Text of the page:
People may want to avoid the workplace, but avoidance over time increases anxiety.—Gabriel Tornusciolo, assistant director of the Cornell Faculty and Staff Assistance Program
Gabriel explained that over the past year and a half, many of us have become accustomed to working from home, and that has become our new normal. “The office is a place that was once ordinary but is now challenging,” he said. “We’re being asked to change again. People may want to avoid the workplace, but avoidance over time increases anxiety,” he added.
To counter our tendency to avoid risk (and the workplace), Gabriel suggested a technique known as habituation, or prolonged exposure to that which makes us anxious. “It’s better to start off and decide not to avoid,” he said.
Taking five steps forward
Gabriel shared five strategies to help employees manage their anxiety and ease back into in-person work. The five steps are:
1. Define what is making you anxious
Gabriel said it sometimes take a bit of digging to figure out what the underlying issue is. Possibilities include fear of losing your job, fears for your safety, fears around loss of freedom, or fears around the meaningfulness of your work. “As you worked from home, you had to consider your values,” he said. “What do you truly want from life? I suggest that you ponder this a bit,” he suggested.
2. Define the landscape of your workplace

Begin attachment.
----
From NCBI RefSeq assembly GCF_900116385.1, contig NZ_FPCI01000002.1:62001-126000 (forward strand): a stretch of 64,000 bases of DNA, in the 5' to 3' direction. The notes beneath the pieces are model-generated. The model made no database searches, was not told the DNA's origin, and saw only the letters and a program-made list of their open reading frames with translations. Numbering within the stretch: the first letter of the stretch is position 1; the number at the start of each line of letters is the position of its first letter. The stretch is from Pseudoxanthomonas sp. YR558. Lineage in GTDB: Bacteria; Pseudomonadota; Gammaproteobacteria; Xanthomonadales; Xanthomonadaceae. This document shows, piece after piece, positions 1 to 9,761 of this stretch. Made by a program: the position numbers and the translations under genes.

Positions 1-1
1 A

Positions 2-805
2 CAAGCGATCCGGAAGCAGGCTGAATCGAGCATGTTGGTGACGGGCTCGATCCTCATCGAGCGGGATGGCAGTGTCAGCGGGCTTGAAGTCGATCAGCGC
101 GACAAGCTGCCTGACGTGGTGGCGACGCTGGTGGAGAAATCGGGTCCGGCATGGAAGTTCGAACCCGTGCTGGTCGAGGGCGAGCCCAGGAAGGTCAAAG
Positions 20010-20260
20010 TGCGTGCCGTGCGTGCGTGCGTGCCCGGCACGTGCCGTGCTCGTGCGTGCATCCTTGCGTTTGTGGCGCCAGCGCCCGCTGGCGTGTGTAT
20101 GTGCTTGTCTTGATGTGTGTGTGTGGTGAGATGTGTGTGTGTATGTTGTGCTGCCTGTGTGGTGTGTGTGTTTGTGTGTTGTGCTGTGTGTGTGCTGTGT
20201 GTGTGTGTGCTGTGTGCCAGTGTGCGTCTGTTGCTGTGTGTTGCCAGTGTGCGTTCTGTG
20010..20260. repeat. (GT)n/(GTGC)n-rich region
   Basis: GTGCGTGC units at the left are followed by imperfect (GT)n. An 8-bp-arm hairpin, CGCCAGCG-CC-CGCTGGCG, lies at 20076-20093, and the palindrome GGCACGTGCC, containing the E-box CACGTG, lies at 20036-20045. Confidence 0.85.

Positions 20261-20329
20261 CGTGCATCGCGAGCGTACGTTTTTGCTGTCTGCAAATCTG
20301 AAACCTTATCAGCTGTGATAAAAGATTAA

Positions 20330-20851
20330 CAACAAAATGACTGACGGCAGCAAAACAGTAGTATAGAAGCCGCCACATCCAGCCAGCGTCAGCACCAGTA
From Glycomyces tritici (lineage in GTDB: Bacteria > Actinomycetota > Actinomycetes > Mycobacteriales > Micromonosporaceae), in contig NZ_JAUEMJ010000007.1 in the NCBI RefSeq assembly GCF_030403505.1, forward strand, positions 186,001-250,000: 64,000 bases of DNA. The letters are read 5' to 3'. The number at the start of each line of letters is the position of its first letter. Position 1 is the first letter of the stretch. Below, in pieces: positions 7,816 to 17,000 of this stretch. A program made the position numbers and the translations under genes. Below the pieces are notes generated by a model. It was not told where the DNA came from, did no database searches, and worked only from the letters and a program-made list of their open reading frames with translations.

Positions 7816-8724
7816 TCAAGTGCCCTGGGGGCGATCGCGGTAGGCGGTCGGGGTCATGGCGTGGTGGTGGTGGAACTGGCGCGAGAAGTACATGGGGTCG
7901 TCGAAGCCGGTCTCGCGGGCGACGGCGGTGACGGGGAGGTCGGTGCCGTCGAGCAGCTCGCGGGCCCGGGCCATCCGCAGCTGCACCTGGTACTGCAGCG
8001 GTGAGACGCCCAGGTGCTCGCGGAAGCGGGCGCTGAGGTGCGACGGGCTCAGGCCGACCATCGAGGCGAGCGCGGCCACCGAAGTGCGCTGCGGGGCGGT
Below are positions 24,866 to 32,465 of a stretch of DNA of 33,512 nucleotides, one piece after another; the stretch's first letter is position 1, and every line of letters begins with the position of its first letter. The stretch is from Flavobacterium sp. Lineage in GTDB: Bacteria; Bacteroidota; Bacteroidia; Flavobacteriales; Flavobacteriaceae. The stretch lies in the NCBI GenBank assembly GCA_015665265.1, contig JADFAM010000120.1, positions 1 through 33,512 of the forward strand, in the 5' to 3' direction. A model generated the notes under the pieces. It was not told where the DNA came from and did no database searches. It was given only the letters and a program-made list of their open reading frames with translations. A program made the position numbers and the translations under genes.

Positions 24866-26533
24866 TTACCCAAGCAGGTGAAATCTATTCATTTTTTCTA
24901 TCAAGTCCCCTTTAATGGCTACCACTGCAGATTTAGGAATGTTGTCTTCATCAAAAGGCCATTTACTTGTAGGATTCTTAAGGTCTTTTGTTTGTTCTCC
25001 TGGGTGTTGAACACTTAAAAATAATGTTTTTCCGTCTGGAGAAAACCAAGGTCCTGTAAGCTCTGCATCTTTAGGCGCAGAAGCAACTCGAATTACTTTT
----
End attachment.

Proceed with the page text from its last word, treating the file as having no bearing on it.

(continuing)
This includes your work hours, the layout of the physical space, measures to ensure worker safety, and employer policies about medical leaves and working from home. Gabriel encouraged viewers to access reliable information to help manage your anxiety, from sources like employer websites and supervisors. Gabriel suggested that employees write an email to their supervisors to share their concerns and potential solutions. He advised employees to “be prepared with concrete suggestions,” and supervisors to “create real two-way communication,” involving candid conversations and active listening.
3. Define a roadmap for your return to work
Gabriel encouraged viewers to be like Spock on Star Trek, and “lean into your curious, cognitive, intellectual side as you examine whether there’s any proof to back up your fear.” He suggested making a plan that includes exposure to the various components of a typical workday. “Begin to experience your onsite workday now,” he said. “Take the bus or drive to the parking lot, dress in work attire, visit the office to see the space. Identify points of anxiety and you may come up with some simple solutions,” he added. For example, if you’re worried about making lunch without having access to your home kitchen, Gabriel suggested thinking through how to bring foods you enjoy to work.
3. Find the good in returning to onsite work